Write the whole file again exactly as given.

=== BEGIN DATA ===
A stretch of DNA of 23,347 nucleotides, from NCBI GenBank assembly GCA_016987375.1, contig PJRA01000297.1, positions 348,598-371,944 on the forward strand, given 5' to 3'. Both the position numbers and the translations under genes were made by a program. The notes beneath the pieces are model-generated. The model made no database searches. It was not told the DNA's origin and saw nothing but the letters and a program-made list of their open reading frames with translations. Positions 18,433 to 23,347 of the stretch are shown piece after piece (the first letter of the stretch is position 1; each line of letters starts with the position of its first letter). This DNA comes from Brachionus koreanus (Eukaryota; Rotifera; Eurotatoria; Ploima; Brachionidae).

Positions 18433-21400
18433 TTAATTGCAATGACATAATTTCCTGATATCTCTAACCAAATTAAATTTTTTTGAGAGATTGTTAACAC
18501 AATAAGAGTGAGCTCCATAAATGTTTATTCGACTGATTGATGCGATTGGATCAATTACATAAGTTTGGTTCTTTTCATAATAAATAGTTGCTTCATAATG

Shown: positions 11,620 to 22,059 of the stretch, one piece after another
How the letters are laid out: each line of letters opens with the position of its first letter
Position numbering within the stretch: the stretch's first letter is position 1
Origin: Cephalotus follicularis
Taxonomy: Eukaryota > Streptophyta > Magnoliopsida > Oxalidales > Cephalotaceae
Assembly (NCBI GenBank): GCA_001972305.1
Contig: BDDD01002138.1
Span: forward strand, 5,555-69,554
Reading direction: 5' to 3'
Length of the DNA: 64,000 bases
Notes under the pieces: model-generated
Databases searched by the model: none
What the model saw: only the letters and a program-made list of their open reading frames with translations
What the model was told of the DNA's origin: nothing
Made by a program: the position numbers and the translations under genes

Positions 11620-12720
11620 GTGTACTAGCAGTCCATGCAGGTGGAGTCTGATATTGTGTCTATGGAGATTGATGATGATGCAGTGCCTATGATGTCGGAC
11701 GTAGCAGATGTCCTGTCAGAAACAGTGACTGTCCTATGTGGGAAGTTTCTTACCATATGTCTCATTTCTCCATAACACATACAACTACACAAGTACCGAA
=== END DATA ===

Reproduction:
A stretch of DNA of 23,347 nucleotides, from NCBI GenBank assembly GCA_016987375.1, contig PJRA01000297.1, positions 348,598-371,944 on the forward strand, given 5' to 3'. Both the position numbers and the translations under genes were made by a program. The notes beneath the pieces are model-generated. The model made no database searches. It was not told the DNA's origin and saw nothing but the letters and a program-made list of their open reading frames with translations. Positions 18,433 to 23,347 of the stretch are shown piece after piece (the first letter of the stretch is position 1; each line of letters starts with the position of its first letter). This DNA comes from Brachionus koreanus (Eukaryota; Rotifera; Eurotatoria; Ploima; Brachionidae).

Positions 18433-21400
18433 TTAATTGCAATGACATAATTTCCTGATATCTCTAACCAAATTAAATTTTTTTGAGAGATTGTTAACAC
18501 AATAAGAGTGAGCTCCATAAATGTTTATTCGACTGATTGATGCGATTGGATCAATTACATAAGTTTGGTTCTTTTCATAATAAATAGTTGCTTCATAATG

Shown: positions 11,620 to 22,059 of the stretch, one piece after another
How the letters are laid out: each line of letters opens with the position of its first letter
Position numbering within the stretch: the stretch's first letter is position 1
Origin: Cephalotus follicularis
Taxonomy: Eukaryota > Streptophyta > Magnoliopsida > Oxalidales > Cephalotaceae
Assembly (NCBI GenBank): GCA_001972305.1
Contig: BDDD01002138.1
Span: forward strand, 5,555-69,554
Reading direction: 5' to 3'
Length of the DNA: 64,000 bases
Notes under the pieces: model-generated
Databases searched by the model: none
What the model saw: only the letters and a program-made list of their open reading frames with translations
What the model was told of the DNA's origin: nothing
Made by a program: the position numbers and the translations under genes

Positions 11620-12720
11620 GTGTACTAGCAGTCCATGCAGGTGGAGTCTGATATTGTGTCTATGGAGATTGATGATGATGCAGTGCCTATGATGTCGGAC
11701 GTAGCAGATGTCCTGTCAGAAACAGTGACTGTCCTATGTGGGAAGTTTCTTACCATATGTCTCATTTCTCCATAACACATACAACTACACAAGTACCGAA